We remember that feeling, and frankly, we’re having the same kind of feels right now. But now it’s not about art, or arts and crafts…it’s about baking and we are practically bursting to finally be able to share with you our recipe for amygdalota. Youppi!!

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Almond and pear cake (Κέικ με αμύγδαλα και αχλάδια)

Almond and Pear cake

A perfect fall dessert of delicious almonds and fresh pears.


If you’ve been here with us for a while, you may have read about our parents’ glorious and bountiful garden. Although our growing season here in Canada is limited, they make great use of the time we have and grow almost any vegetable you can imagine – and even some you can’t! But vegetables aren’t all they tend to.

Walking towards their garden from the house you’ll pass an array of fruit trees. When we were teenagers, we tried valiantly to convince our parents to install a pool in their back yard; they certainly had the room. We imagined pool parties, with poolside loungers scattered near the flowers and tomatoes, perhaps with the tall stalks of green beans providing shade, and snacks. We weren’t asking for much.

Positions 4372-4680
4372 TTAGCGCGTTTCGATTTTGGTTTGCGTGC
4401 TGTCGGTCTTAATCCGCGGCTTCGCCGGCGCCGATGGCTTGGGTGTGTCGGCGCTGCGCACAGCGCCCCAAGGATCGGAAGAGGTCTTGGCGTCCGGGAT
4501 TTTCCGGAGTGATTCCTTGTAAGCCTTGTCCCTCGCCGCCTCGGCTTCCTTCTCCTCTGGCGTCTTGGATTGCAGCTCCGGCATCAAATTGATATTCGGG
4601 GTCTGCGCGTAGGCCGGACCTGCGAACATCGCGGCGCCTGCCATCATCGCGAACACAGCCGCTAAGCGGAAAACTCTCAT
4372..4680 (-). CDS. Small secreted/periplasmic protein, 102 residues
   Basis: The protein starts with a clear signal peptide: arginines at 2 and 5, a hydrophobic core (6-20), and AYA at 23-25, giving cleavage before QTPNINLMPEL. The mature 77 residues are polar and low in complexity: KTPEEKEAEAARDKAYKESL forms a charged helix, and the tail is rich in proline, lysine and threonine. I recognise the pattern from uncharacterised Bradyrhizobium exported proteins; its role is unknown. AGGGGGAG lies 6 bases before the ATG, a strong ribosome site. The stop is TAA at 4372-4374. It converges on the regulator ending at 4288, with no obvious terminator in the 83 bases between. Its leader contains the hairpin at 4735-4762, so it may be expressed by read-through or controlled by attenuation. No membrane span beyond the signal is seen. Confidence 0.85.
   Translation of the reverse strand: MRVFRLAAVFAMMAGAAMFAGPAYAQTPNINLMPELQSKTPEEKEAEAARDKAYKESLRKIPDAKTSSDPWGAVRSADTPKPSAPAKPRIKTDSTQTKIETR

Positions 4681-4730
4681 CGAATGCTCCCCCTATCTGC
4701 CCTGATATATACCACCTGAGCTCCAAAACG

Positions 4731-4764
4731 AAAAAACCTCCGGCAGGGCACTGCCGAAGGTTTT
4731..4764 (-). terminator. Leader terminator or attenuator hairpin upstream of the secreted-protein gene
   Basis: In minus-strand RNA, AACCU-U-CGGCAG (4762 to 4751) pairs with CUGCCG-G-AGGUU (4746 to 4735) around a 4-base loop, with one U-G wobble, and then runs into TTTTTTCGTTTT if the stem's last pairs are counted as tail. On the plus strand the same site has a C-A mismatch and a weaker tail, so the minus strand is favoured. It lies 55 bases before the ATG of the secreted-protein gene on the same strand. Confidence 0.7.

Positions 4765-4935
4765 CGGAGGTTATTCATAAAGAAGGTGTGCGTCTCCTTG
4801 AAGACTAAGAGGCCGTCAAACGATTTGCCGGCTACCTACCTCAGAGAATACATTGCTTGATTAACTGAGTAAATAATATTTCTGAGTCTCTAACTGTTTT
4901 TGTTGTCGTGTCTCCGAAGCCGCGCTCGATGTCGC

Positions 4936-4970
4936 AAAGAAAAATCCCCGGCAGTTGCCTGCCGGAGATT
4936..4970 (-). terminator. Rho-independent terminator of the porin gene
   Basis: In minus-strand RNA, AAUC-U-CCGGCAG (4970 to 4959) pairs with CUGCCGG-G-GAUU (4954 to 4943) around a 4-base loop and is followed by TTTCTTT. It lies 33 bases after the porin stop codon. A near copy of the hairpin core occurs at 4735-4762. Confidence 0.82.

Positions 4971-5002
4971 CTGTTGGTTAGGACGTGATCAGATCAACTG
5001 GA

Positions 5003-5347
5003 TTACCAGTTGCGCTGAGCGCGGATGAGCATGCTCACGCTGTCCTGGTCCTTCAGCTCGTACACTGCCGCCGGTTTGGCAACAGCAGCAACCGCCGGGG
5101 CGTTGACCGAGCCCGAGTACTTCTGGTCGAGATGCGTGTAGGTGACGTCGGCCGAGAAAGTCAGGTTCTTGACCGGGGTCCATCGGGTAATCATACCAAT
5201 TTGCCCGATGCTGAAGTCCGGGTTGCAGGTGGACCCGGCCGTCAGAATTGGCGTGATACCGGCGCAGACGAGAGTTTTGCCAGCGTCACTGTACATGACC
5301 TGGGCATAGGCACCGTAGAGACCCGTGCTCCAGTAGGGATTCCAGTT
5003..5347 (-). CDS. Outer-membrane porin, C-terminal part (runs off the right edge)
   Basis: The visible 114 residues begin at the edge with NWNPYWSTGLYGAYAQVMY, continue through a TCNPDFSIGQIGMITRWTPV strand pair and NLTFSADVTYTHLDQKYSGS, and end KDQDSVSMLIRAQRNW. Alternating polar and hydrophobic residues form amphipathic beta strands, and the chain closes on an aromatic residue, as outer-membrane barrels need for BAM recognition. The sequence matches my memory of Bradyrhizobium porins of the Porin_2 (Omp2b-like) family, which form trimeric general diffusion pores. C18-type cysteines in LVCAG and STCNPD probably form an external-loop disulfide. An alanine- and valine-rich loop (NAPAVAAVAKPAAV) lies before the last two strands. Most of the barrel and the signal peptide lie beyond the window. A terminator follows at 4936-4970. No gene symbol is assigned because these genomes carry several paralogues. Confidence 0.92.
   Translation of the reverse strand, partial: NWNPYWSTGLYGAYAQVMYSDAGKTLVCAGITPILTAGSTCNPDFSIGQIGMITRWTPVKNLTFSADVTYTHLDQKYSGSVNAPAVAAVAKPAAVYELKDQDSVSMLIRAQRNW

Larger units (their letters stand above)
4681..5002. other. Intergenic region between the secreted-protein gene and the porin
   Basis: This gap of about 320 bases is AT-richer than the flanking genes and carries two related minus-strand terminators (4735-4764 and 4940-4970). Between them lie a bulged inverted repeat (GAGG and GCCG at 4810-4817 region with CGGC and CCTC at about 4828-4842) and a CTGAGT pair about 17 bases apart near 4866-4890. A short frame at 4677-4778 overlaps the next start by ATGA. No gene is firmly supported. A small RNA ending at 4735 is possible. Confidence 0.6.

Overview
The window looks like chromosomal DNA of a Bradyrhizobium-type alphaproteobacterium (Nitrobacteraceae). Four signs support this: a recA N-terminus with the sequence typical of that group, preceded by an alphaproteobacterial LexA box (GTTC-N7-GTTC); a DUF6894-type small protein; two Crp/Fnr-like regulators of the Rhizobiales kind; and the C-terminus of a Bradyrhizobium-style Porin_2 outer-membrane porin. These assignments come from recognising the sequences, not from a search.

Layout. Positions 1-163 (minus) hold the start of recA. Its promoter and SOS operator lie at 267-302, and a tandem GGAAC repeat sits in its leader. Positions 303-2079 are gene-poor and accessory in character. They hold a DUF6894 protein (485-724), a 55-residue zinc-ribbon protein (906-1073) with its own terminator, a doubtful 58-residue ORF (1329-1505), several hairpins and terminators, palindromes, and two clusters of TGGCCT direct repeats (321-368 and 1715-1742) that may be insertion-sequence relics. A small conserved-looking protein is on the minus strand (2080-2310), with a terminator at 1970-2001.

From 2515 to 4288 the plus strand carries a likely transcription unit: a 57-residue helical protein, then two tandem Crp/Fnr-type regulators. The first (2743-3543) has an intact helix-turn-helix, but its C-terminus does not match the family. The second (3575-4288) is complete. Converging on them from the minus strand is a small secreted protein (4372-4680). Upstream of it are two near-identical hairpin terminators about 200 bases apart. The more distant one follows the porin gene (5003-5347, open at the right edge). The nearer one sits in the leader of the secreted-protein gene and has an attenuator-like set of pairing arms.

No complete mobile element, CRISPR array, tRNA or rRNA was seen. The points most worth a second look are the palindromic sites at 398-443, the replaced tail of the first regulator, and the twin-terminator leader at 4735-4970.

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Cactus pear, lavender and walnut halva (Χαλβάς με φραγκόσυκο, λεβάντα και καρύδια)

Cactus pear, lavender and walnut halva

Classic Greek semolina dessert with a seasonal twist

Halva is the perfect go-to dessert during periods of Orthodox lent. Naturally vegan it meets all the requirements of no meat, eggs, or dairy when we are fasting. Although the Orthodox calendar is almost 1/3 fasting days, halva is so good that we find ourselves making it even when we can have egg, butter and dairy filled desserts like bougatsa or galaktoboureko or double chocolate zucchini cake.